In Joker the union between Sondheim and cinema does not flourish as skilfully. In Phillips’ reimagination of the Gotham-city-villain origin story, the inclusion of Sondheim’s music figures in a scene of violence and contentious retribution. Arthur Fleck, clad in his makeup and costuming, sits aboard a subway train and as is taunted by three inebriated Wall Street types scornfully serenading him with the opening lines of Sondheim’s “Send in the Clowns”. The actions that follow signify a turning point in his character arc, the violence that ensues marking his completed transformation from Fleck to Joker. Yet unlike Marriage Story – which figures not only a clever interlacing of Sondheim into its core but also characters that work within the world of theatre – the use of Sondheim here lacks the same nuance and effect. Comedian and writer Julie Klausner summarises this in her Tweet: ‘- no finance guy has EVER known the lyrics to the first two verses of “Send in the Clowns” by heart, let alone that Sondheim intended it to be sung WITHOUT legato’. By their very vocations in the theatre, Charlie and Nicole’s performances of Sondheim are endowed with a cognisance that accords their renditions a striking sentimentality, yet in Joker Fleck is fundamentally denied such a level of self-awareness. Furthermore there is no lyrical poignancy nor comment made between Phillips’ film and A Little Night Music and instead one is left feeling that “Send in the Clowns” is included for the audience’s benefit only: a song about clowns in a film about a clown.

Joker (dir: Todd Phillips, 2019)


However this is not to say that a union between Sondheim and cinema can only be achieved with sincerity and careful forethought. Rian Johnson’s murder-mystery Knives Out  (2019) features a brief but amusing Sondheim needle-drop whereby the detective Benoit Blanc (Daniel Craig) is shown listening to Sondheim’s “Losing My Mind” from the 1971 musical Follies. Greta Gerwig’s directorial debut Lady Bird (2017) similarly employs Sondheim in a comedic manner as the film follows the titular character and her classmates with their high-school production of Sondheim’s 1981 Merrily We Roll Along. Even “Being Alive”, “Everybody Says Don’t” from Sondheim’s 1964 Anyone Can Whistle and “Giants in the Sky” from his 1986 Into the Woods feature as the students’ audition songs. One naturally assumes that the Gerwig-Baumbach household contains an altar for their favourite composer and lyricist.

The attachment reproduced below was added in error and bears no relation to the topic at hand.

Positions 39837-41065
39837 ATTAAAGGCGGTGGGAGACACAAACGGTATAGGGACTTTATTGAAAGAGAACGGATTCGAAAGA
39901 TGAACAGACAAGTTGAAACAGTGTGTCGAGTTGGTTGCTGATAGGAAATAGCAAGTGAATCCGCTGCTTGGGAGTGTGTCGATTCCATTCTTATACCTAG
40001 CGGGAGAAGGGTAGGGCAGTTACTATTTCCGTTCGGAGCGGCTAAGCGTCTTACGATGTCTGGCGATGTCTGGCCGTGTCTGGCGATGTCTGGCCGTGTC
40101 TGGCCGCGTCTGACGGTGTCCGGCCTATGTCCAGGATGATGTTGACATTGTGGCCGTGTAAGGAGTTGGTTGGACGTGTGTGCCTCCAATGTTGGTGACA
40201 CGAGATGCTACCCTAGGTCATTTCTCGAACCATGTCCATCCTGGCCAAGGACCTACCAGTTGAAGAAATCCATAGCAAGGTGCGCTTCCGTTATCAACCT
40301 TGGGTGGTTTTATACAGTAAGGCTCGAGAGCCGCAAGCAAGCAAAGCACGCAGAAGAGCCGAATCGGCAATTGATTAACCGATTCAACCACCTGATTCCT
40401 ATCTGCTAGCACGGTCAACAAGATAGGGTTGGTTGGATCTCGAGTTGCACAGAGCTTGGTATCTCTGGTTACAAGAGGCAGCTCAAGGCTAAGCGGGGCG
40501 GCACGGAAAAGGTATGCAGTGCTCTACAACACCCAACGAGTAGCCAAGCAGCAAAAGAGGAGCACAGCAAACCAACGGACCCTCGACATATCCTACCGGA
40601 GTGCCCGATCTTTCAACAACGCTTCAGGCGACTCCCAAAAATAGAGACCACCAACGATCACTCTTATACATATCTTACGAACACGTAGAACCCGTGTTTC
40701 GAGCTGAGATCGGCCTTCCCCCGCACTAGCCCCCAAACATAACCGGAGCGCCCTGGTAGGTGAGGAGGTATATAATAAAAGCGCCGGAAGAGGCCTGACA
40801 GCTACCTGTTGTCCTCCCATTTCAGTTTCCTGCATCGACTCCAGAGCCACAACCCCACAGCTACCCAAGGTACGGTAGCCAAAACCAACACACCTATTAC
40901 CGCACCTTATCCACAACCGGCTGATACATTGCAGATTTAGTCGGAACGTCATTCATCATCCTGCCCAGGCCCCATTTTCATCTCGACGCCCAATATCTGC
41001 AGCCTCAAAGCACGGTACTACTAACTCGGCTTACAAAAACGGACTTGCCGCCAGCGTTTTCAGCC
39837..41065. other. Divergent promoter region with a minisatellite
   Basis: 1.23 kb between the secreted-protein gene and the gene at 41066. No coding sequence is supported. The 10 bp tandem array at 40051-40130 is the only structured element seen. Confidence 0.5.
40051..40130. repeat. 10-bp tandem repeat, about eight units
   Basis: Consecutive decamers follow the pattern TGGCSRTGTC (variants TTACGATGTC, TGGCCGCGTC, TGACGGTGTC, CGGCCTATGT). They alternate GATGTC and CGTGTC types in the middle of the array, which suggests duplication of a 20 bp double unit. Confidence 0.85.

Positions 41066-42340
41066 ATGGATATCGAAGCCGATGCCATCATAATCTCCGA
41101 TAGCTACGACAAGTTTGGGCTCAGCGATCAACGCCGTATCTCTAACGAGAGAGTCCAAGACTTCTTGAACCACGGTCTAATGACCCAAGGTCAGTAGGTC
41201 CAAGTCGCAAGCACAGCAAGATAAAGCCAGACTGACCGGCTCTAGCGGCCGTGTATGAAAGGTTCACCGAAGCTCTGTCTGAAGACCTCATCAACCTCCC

Lady Bird (dir: Greta Gerwig, 2017)


Whilst varying in execution, the recent usage of Sondheim in film of late are united in their shared celebration of his work. Lady Bird interweaves Sondheim in such a way to soundtrack both the youth of Lady Bird and the film as a finished product. Its usage here is one that augments the humour and heart of a film that is rightfully praised for its gloriously funny and touching portrayal of growing up. In Knives Out Sondheim is figured as an easter egg for audiences that are aware of his personal predilection for puzzles and his own whodunit play, Getting Away With Murder (1996). Whilst Joker‘s incorporation of Sondheim seems uninspired, Phillips’ efforts should not be entirely disregarded as he achieves an effective discordance between the song and the violence it scores. It is Baumbach however that delivers a union between Sondheim and cinema that is undeniable in its prowess. By incorporating the language and techniques of Sondheim into his filmmaking, Baumbach achieves a representation of divorce that does not divide its viewers but rather unites them. The brilliance of this comes down to the fact that “You Could Drive a Person Crazy” and “Being Alive” could be sung by either party. At once both Charlie and Nicole are villain and victim, traversing the complexities of commitment and marriage through the manner of Baumbach’s dialogue and Sondheim’s lyrics alike. As a viewer one feels sympathy for Nicole as she recites the vices of Charlie yet can acknowledge her own capacity to hurt him. Charlie’s pain is similarly pitied but his role in the breakdown of the relationship is not forgotten. Condensed into two songs are the flaws, strengths, capacities and feelings of this couple and both are performed to audiences acutely aware of their situation. What emerges from Baumbach’s incorporation of Sondheim is a portrait of a marriage that combines the presentational vulnerability of musical theatre with the representational reflection film can engineer. Where Marriage Story meets the marriage musical, the result is unparalleled sublimity.